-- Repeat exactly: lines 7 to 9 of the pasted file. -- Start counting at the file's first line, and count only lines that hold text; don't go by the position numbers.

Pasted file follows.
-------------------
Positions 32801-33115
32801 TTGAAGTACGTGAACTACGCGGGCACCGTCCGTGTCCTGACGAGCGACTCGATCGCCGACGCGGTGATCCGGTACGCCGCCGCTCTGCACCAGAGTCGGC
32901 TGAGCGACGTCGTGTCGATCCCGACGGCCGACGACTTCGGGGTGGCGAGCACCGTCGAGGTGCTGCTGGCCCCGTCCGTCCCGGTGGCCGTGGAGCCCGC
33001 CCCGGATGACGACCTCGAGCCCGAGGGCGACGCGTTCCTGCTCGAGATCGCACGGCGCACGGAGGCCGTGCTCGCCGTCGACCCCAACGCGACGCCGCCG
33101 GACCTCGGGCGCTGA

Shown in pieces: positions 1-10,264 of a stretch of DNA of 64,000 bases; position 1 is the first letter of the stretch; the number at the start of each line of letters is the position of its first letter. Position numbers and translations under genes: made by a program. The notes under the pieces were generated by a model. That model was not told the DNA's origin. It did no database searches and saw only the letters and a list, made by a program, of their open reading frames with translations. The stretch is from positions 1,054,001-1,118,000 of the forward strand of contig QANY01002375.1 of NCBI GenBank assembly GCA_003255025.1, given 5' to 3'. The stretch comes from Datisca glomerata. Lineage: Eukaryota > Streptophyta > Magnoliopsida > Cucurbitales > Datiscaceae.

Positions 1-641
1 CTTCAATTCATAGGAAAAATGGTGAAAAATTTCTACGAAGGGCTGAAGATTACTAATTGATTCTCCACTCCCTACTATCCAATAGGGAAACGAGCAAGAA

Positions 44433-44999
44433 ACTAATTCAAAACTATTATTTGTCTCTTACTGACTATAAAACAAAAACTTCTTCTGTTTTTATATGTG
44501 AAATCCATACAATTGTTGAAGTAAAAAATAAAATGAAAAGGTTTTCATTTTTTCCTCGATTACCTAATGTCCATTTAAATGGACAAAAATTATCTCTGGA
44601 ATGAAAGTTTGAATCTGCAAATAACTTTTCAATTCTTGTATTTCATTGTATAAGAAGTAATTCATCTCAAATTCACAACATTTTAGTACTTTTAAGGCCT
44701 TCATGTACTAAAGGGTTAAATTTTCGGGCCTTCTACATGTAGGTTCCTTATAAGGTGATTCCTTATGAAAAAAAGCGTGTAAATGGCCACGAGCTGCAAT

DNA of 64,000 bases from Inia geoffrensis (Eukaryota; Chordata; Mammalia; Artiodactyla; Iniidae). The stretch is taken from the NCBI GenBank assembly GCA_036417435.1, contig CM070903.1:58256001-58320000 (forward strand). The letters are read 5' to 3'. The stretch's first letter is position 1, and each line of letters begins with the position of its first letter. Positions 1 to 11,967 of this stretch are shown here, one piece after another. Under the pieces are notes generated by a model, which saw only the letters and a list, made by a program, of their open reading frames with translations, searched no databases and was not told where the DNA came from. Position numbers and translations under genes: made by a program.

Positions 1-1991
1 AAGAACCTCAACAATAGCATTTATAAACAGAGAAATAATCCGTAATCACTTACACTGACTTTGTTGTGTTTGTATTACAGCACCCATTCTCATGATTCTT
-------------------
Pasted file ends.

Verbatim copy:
Positions 1-641
1 CTTCAATTCATAGGAAAAATGGTGAAAAATTTCTACGAAGGGCTGAAGATTACTAATTGATTCTCCACTCCCTACTATCCAATAGGGAAACGAGCAAGAA

Positions 44433-44999